The Golden Rule
Tuesday, October 20, 2009
This blog has nothing to do with weight loss or exercise. It does, however, deal with healthy living of the spiritual (not necessarily religious) kind. And I believe that being healthy spiritually is an important cog in the wheel of a healthy lifestyle.
I've been thinking a lot lately about the golden rule, you know, "do unto others as you would like them to do unto you."
My 7 year old son and I talk about the golden rule a lot, and we've added a couple of rules of our own for him (and me!) to remember. One of "our" rules, we call the "silver rule": "If you don't see it with your own eyes, or hear it with your own ears, then don't repeat it." The silver rule is about not gossiping, or being unkind to others by repeating things you don't even know are true about people, something that can really hurt innocent people.
Anyway, certain events have transpired that have made me think about how self-centered so many people in our world have become, and how common courtesy seems to have taken a total back seat to people getting, or taking, what they want when they want. Whether it's standing with that carton of milk that I need after work in the "12 Item Limit" grocery store line behind someone with a cartful of groceries; or watching people at the gym dripping wet and putting their sweaty hands all over the handles of the elliptical and then just getting off and not bothering to wipe it down; or seeing someone's child in a store knocking items off the shelves, and the parent not forcing the child to pick them up; or someone who cannot graciously accept an apology rendered from the heart; or watching cars try to "cut through" a line of cars in a funeral, I must say, it could be easy to be disappointed in the world we live in.
Sometimes I wonder if anyone else notices this type of thing. It would be easy to think they do not, but then I remember that most of the time, I am an observer of these types of things and I do not say or do anything about them, either. That is borne of several factors, I believe: 1) avoiding unnecessary confrontation, which in my mind is really about personal safety; 2) minding my own business; 3) not being in a position to do or say anything; 4) not knowing where to start to make a difference.. So, I guess what I'm saying is that of course others notice these things, but for reasons similar to my own, they observe, and no doubt feel the same feelings of outrage and helplessness to fix this descent into rude, selfish, anti-social behavior that seems to surround us. But I believe that our failure to act helps to fuel the disintegration of the fabric of acceptable behavior.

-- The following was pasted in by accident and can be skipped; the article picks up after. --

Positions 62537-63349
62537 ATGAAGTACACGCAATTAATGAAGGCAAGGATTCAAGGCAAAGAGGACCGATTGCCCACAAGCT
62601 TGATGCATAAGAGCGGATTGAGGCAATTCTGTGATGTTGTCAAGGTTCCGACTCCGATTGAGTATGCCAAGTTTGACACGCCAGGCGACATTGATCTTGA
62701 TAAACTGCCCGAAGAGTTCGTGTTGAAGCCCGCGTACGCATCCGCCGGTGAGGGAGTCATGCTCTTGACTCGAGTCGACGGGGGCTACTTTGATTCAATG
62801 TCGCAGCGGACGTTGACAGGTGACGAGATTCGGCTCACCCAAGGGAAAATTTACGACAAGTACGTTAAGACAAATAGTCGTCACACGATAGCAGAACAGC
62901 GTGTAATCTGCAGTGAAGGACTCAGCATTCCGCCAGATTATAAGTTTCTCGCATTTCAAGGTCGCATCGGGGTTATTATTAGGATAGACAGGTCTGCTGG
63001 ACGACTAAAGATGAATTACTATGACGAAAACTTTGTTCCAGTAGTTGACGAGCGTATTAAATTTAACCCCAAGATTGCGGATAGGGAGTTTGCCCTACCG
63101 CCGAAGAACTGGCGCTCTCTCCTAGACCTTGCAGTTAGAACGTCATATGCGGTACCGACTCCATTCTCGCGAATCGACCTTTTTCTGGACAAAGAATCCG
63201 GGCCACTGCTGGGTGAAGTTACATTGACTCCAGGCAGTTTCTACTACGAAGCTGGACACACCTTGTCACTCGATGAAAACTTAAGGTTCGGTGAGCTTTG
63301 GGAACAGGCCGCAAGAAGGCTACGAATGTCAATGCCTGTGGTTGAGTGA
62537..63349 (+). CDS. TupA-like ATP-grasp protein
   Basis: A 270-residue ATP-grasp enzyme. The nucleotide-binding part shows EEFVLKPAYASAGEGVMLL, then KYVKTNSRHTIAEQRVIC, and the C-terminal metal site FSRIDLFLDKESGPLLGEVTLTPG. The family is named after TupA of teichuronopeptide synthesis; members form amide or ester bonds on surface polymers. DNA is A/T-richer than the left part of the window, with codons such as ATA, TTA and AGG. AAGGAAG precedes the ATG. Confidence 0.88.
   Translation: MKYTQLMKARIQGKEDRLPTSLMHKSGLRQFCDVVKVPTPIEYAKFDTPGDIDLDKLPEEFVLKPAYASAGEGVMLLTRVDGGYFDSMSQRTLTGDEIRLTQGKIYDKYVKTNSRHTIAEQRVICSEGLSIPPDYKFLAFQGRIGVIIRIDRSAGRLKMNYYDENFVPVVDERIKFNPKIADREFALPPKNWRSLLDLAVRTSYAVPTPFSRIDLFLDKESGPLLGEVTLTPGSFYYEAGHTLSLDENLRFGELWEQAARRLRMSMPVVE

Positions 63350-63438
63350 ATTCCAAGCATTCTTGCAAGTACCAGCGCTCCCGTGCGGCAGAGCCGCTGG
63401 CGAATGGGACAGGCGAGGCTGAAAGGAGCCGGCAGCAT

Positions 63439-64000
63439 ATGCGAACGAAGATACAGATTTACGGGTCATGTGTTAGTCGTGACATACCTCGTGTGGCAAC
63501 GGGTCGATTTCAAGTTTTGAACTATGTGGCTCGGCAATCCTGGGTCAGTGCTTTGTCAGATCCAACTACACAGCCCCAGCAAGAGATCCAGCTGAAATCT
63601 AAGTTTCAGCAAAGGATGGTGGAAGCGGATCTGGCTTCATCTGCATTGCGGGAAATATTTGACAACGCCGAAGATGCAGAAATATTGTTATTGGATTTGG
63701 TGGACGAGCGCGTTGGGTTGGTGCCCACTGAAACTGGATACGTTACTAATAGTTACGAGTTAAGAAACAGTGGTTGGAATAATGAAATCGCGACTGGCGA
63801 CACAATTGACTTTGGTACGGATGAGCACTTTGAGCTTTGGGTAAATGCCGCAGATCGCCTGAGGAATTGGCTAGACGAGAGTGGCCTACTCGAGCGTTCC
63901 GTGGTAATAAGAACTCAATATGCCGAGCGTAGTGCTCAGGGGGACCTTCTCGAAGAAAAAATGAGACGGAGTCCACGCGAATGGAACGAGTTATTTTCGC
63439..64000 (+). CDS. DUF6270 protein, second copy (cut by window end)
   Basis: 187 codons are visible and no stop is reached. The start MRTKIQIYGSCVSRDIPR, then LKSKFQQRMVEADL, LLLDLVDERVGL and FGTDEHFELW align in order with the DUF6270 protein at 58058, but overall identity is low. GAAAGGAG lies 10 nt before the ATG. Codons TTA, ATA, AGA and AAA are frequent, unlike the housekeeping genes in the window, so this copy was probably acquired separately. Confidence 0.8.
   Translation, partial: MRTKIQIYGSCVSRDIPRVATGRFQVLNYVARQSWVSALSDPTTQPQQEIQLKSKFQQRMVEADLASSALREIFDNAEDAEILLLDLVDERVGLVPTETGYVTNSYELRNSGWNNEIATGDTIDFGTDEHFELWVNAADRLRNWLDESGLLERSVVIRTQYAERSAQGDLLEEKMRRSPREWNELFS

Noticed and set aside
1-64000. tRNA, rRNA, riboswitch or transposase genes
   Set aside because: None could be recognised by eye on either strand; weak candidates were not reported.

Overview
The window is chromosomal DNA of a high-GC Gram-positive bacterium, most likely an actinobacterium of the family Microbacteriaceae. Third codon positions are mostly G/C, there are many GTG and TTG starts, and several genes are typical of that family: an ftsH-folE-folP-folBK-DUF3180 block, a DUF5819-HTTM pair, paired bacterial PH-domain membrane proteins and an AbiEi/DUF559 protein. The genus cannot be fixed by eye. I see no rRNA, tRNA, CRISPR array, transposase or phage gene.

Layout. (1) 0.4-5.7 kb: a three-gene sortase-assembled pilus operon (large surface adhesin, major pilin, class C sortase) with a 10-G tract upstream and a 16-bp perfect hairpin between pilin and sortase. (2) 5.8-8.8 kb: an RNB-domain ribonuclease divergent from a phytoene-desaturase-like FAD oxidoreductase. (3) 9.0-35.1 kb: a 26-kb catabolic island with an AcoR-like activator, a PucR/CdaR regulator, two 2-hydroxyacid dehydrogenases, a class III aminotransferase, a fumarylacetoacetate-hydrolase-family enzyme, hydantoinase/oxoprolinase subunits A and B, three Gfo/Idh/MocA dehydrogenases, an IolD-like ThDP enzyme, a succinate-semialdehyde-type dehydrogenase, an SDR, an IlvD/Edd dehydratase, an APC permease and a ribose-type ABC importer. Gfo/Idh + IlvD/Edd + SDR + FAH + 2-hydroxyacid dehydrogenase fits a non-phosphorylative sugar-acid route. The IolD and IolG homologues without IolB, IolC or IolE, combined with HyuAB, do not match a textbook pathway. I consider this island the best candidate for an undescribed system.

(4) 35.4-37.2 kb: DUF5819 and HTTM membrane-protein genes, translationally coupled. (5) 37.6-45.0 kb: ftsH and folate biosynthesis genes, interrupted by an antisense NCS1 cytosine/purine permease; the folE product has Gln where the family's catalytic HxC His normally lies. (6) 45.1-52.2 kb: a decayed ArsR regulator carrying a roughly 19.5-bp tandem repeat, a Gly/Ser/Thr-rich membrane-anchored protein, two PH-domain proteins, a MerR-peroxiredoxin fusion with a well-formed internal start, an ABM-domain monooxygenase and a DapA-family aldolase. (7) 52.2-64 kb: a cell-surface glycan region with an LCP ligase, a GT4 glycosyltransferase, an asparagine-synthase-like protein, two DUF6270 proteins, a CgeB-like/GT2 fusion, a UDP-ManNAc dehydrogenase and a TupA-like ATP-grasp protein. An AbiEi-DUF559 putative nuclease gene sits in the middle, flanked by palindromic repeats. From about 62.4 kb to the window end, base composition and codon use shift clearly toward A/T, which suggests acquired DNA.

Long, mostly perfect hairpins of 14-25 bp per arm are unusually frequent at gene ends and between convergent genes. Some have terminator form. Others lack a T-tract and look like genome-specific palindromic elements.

Well, I think the time has come to take the world back from the edge of this precipice. I'm not talking about taking any extreme, potentially dangerous action in the face of this kind of behavior. I'm talking about starting with my own little corner of the world. Remembering that that little old lady standing in the grocery store staring at products high up on the shelf might need some help reaching something, and offering to help; encouraging my son to look for opportunities to help others and to do it; taking a couple of hours every month and volunteering my time to some worthy cause; donating gently used items to local agencies that will get them into the right, needy hands.. The list of what we can do to make our world a kinder, gentler, place is endless. And I pledge, right now, to do more.